EL Teacher Parent Page

Talking With Parents About Assessments  

Parents and caregivers are crucial partners for student success.Parent and caregiver involvement is consistently found to be positively associated with a child’s academic performance1. Assessments provide a prime opportunity to talk with parents about how a student is progressing in their learning.

Below are steps and suggestions for how to facilitate this conversation, along with links to curated resources from our most trusted partners. 

1. Share end-of-year expectations  

At the beginning of and throughout the year, share with parents what students should know and be able to do by the end of the school year. There are several resources that can help you do this.  

Parent Facing Resources 

We’ve curated a list of parent-facing resources that help explain the knowledge and skills students need to gain at each grade level in parent- friendly language. These resources include:  

Evidence Statements 

Sharing the standards that the assessment covers can be helpful for parents. However, Evidence Statements can help both parents and teachers better understand exactly what students might say or do to demonstrate mastery of the standards.  

For example: 


Sample items  

Sharing the kinds of questions students may be asked to answer on the assessment is another way to help parents understand what is expected of their student this year. For samples of student work, check out these released items and see below for an 8th grade math example.  

2. Let parents know when and why you are testing 

It’s important to be transparent about testing in your classroom. Let parents know when and why you are testing and what topics, standards, and/or skills will be covered. Additionally, sharing how the results will be used is especially crucial. For example, will you use the results to inform instruction? To determine who needs extra support? When this kind of information is shared in advance of testing, it can help alleviate both parent and student concerns and texting anxiety. Then, let parents know when they can expect to see the results.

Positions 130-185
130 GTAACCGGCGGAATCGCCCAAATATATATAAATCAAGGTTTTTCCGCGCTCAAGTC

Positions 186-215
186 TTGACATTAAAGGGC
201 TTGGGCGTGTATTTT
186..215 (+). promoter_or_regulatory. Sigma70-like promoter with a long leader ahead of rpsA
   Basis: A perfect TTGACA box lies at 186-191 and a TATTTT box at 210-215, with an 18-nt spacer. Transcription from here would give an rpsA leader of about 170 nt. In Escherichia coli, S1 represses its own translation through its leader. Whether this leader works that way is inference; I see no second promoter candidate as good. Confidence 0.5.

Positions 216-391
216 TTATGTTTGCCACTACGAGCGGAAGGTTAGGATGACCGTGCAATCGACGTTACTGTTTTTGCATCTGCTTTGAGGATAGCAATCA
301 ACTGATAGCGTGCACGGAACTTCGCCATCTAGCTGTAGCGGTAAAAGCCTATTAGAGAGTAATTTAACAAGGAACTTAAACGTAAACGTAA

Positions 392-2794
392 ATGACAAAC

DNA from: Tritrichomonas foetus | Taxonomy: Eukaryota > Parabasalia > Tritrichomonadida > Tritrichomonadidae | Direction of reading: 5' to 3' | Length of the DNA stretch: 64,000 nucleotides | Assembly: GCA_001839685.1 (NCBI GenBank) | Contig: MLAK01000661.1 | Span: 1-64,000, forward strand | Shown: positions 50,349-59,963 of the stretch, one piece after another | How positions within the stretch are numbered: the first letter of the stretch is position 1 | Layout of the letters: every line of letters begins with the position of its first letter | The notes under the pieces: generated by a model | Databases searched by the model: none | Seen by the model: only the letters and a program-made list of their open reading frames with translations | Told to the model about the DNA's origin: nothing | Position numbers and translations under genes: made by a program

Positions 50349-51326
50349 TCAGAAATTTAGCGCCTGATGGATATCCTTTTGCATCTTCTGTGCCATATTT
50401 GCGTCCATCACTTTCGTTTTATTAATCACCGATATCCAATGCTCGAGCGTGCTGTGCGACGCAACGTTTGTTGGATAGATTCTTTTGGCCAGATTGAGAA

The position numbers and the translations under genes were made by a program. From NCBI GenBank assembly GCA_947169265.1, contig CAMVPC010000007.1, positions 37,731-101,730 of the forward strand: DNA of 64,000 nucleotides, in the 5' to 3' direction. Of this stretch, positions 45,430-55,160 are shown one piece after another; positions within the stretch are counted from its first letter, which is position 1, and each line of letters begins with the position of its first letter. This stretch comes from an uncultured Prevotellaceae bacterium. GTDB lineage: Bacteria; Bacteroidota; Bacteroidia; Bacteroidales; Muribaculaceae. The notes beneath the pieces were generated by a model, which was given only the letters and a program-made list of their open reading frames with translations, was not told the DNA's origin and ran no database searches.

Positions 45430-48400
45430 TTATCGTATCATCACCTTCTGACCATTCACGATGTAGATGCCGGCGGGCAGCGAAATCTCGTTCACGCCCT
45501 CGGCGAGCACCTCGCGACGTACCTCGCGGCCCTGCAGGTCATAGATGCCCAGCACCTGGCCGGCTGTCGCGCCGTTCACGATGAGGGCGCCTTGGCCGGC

Sample email  

Dear [name of parent/caregiver],  

Over the last few [weeks/days] we have been working on [topic(s)] in [subject] class. On [date], I will be administering an assessment on [topic] that will help show if students learned what was covered in class or if they need more support.   

The test will cover [topics, description/evidence of standard] 

[I/The [grade level] team, etc.] will look at student scores in order to [how you will use the data to inform instruction, provide support, etc.].   

I will share [“name” or “your child”]’s assessment results with you on [date].  

As always, please contact me with any questions at [email] or [phone].  


[name of teacher] 

3. Share assessment results 

When talking about assessments and assessment results, it’s vital to remind parents that they are just one measure of what a student knows and can do. As the teacher, you have a more complete picture of a student’s progress. It’s important to let parents know what the assessment results mean, if it’s consistent with what you see in class every day, what steps you plan to take based on the results, and what parents can do at home to support their student.   

Sample email 

Dear [name of parent/caregiver],  

[name of student] recently took an assessment in [subject], and I’d like to share the results with you.  

As you can see from the attached report, the assessment results show that [name of student] [is on track, is showing progress, needs support] in [description of standard/evidence].  

These results are [consistent/not consistent] with what we see in class. For example, on [previous assignment], I noticed [evidence].  

My next step is to [provide more practice, targeted interventions, or move ahead with [next subject/topic].  

For extra practice at home, I would recommend [example of what to do at home, such as reading more informational texts like books about bugs, dinosaurs, or space].  

I will continue to keep you posted on [name of student]’s progress. As always, please contact me with any questions at [email] or [phone].  


[name of teacher] 


1.Parent involvement and student academic performance: A multiple mediational analysis. January 2011. https://www.ncbi.nlm.nih.gov/pmc/articles/PMC3020099